Thank you for accepting my research. I have gone ahead and posted the
links from my clarifications below - but I added a few more references
at the beginning which offer a bit of information on the subject as
From "Long-Term Care: A Survey of New York AARP Members." AARP. March 2004
8. "Currently, the State has a program, called the New York State
Partnership for Long-Term Care, which is an incentive program for
residents to purchase longterm care insurance policies for themselves.
Are you aware of this program?"
2 NOT SURE
From "Statement of Mark R. Meiners, Ph.D., Professor and Director,
Center for Health Policy, Research and Ethics, George Mason
University, Arlington, Virginia. Testimony Before the Subcommittee on
Health. of the House Committee on Ways and Means. April 19, 2005.
Read portion from The Partnership Balancing Act:
"Partnership policy sales indicate steadily growing interest in
public-private long-term care insurance policies. However, the numbers
also reveal that the public is still wary about the need for such
policies and needs positive reinforcement to consider such an
investment in their future. There are good reasons for this that
involve the differences in perspectives that have fueled the status
Scroll down to - Study: 'Partnership Program' Shows No Major Impact
on Financing Long-Term Care. January 11, 2005
See relevant excerpt from "Long-Term Care for the Elderly with
Disabilities: Current Policy, Emerging Trends, and Implications for
the Twenty-First Century," By Robyn I. Stone. August 2000.
"One interesting experiment in combining public and private policies
is the Partnership for Long-Term Care, a demonstration program
sponsored by the Robert Wood Johnson Foundation to promote the
development of private funding sources for long-term care (Cohen,
1997; McCall, 1997). The Partnership, implemented in four states -
California, Connecticut, Indiana, and New York = uses private
insurance to cover the initial costs of long-term care (Meiners and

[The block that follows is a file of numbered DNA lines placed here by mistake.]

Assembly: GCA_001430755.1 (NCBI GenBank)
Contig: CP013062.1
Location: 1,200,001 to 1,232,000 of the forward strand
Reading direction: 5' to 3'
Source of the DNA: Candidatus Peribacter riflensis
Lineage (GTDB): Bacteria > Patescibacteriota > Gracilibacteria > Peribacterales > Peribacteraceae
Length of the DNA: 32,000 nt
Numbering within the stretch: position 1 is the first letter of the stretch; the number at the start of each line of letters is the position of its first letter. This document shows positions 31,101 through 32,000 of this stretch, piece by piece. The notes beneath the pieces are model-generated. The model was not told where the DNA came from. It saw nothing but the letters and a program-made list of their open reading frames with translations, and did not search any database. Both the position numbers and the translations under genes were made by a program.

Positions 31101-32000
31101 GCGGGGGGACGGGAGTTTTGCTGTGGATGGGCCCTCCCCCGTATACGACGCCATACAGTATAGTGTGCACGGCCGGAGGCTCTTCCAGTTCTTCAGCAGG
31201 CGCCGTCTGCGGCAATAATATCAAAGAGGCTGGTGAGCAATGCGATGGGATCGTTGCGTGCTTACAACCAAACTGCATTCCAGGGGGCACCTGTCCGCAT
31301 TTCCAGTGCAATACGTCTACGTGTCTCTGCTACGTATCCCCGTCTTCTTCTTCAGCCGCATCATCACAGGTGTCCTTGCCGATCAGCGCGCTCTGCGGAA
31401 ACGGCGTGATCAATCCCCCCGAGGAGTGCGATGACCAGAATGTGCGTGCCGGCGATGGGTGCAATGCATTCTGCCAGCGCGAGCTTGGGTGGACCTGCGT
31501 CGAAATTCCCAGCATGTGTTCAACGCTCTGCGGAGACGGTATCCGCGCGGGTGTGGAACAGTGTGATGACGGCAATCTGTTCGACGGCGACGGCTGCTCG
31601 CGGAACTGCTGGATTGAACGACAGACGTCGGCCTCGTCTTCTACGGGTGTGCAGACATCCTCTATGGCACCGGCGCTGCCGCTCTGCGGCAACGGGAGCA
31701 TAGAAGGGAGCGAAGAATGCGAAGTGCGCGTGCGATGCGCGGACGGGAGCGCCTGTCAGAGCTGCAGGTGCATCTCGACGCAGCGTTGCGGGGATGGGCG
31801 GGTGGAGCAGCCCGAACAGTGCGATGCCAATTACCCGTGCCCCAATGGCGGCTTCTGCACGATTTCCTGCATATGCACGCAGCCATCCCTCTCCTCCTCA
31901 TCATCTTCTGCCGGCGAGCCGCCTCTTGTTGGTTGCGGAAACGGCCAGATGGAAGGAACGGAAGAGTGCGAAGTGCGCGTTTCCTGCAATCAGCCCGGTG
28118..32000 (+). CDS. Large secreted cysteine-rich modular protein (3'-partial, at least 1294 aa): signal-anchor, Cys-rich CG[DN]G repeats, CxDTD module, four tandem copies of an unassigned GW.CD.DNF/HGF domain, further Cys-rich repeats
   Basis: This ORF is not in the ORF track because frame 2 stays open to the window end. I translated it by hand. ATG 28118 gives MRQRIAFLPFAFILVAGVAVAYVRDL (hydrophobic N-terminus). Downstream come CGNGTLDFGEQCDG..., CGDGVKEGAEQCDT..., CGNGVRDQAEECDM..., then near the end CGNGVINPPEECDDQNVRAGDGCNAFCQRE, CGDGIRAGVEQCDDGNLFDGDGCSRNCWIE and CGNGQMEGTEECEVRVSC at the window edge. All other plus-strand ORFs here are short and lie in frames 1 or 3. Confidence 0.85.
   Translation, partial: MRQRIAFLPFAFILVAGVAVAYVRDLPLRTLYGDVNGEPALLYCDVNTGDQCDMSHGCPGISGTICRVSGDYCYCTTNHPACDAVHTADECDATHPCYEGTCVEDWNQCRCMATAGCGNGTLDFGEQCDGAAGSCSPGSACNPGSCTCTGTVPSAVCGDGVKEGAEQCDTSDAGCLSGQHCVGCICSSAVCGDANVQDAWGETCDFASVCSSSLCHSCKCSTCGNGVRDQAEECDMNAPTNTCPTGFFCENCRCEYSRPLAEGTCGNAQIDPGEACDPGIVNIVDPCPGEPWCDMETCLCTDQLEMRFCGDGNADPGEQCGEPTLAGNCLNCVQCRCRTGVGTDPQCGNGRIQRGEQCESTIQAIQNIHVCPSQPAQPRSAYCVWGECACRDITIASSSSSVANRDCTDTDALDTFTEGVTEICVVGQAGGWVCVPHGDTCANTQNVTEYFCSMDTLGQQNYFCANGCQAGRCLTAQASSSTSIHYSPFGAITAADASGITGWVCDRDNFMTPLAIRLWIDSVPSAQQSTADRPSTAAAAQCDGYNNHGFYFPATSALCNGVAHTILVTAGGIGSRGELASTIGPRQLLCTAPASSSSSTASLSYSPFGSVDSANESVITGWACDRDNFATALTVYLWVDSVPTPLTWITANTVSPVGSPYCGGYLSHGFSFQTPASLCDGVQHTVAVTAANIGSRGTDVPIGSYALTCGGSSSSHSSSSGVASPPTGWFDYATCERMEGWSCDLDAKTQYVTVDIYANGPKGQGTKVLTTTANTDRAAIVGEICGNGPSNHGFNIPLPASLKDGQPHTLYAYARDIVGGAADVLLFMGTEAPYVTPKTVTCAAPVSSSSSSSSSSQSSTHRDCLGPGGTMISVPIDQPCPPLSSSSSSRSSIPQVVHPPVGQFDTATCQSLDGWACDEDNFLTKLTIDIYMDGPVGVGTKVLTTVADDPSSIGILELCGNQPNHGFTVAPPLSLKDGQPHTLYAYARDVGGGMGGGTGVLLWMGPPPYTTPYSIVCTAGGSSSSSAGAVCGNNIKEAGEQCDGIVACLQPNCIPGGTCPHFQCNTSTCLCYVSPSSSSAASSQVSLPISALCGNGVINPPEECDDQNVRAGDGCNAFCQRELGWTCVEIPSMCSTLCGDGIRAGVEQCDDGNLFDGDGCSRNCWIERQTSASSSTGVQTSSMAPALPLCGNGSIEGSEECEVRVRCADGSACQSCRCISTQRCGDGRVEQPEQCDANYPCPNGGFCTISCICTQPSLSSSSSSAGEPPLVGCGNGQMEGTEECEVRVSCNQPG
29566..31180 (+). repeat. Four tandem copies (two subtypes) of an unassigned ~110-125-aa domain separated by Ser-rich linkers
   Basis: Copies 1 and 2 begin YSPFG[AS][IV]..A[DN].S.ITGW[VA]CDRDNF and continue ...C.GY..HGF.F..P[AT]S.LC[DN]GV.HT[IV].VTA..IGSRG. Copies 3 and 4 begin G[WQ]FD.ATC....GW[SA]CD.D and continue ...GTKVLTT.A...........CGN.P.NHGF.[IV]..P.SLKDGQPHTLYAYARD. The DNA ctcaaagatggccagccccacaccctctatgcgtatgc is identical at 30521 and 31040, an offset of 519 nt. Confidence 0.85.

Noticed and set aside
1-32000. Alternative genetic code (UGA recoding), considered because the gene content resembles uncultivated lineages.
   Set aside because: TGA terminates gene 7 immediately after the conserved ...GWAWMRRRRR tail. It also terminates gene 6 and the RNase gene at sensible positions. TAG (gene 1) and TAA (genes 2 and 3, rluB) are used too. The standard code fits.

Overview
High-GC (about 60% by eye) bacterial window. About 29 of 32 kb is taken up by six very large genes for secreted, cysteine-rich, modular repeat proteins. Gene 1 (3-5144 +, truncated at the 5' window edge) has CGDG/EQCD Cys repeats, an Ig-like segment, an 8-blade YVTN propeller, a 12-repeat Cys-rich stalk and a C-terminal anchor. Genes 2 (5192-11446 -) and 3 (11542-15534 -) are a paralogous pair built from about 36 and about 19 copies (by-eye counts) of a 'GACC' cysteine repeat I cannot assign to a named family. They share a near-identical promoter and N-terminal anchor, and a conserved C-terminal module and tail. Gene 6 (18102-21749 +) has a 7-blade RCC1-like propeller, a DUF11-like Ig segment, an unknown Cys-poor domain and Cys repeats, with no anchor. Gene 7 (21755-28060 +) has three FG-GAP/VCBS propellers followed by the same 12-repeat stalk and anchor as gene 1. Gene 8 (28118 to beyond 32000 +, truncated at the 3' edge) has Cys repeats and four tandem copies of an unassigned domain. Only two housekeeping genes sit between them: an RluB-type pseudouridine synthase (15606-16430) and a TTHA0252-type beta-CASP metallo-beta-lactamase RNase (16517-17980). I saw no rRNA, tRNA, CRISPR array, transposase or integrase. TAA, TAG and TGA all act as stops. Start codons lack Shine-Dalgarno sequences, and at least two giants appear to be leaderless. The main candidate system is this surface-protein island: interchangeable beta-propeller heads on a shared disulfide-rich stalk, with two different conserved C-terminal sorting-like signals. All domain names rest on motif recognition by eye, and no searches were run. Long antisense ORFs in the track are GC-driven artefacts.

McKay, 1989); Medicaid pays for services after private insurance
coverage is exhausted. Two models have been developed: a
Dollar-for-Dollar Disregard model in California, Connecticut, and
Indiana and a Total Asset Disregard model in New York. In the first
model, consumers purchase private insurance coverage equal to the
amount of assets they wish to protect. When the private benefits are
exhausted, those assets are disregarded in determining eligibility for
Medicaid. The New York model requires that consumers purchase three
years of private nursing home or six years of home care coverage, and
all of the insured's assets are protected once the private benefits
have been exhausted."
"One major limitation of this demonstration program - and of the
development of the private long-term insurance market as a whole - is
the time lag between the purchase of a policy and the filing of a
claim. Consequently, the Partnership demonstration has yet to obtain
empirical evidence of its successes or failures. But interesting
information on the purchasers of these products is already available
(McCall et al., 1997). Partnership purchasers were older, had smaller
families, and were much more highly educated than the comparison
sample of individuals aged 55 to 75 who were not covered by Medicaid.
They were also more likely to be female, white, in reportedly good or
excellent health, and in a relatively high income bracket. The
Partnership sample was also more likely than the comparison group to
disagree with the statement "Medicare currently provides sufficient
coverage for long-term care" and was much less likely to believe that
government will pay for long-term care if they need it in the future.
This study identified the Partnership purchasers as a self-reliant
group, whose decisions to purchase insurance were based upon the
desire to maintain independence and preserve income and choice, rather
than upon a desire to leave an inheritance."
See "Report 6 of the Report of the Council on Medical Servide (I-05) -
Policy Options for Addressing Medicaid Long-Term Care. Executive
Summary." November 2005.
* Scroll down to section titled "Public-Private Partnerships for LTCI."
The following links have already posted via clarification:
"The Long-Term Care Partnership Program: An Overview." Briefing to
Congressional Staff. GAO-05-1021R, September 9, 2005
Abstract - http://www.ctachca.org/documents/HotTopics/050909AbstractLongTermCarePartnershipAnOverviewGAO-05-1021R.pdf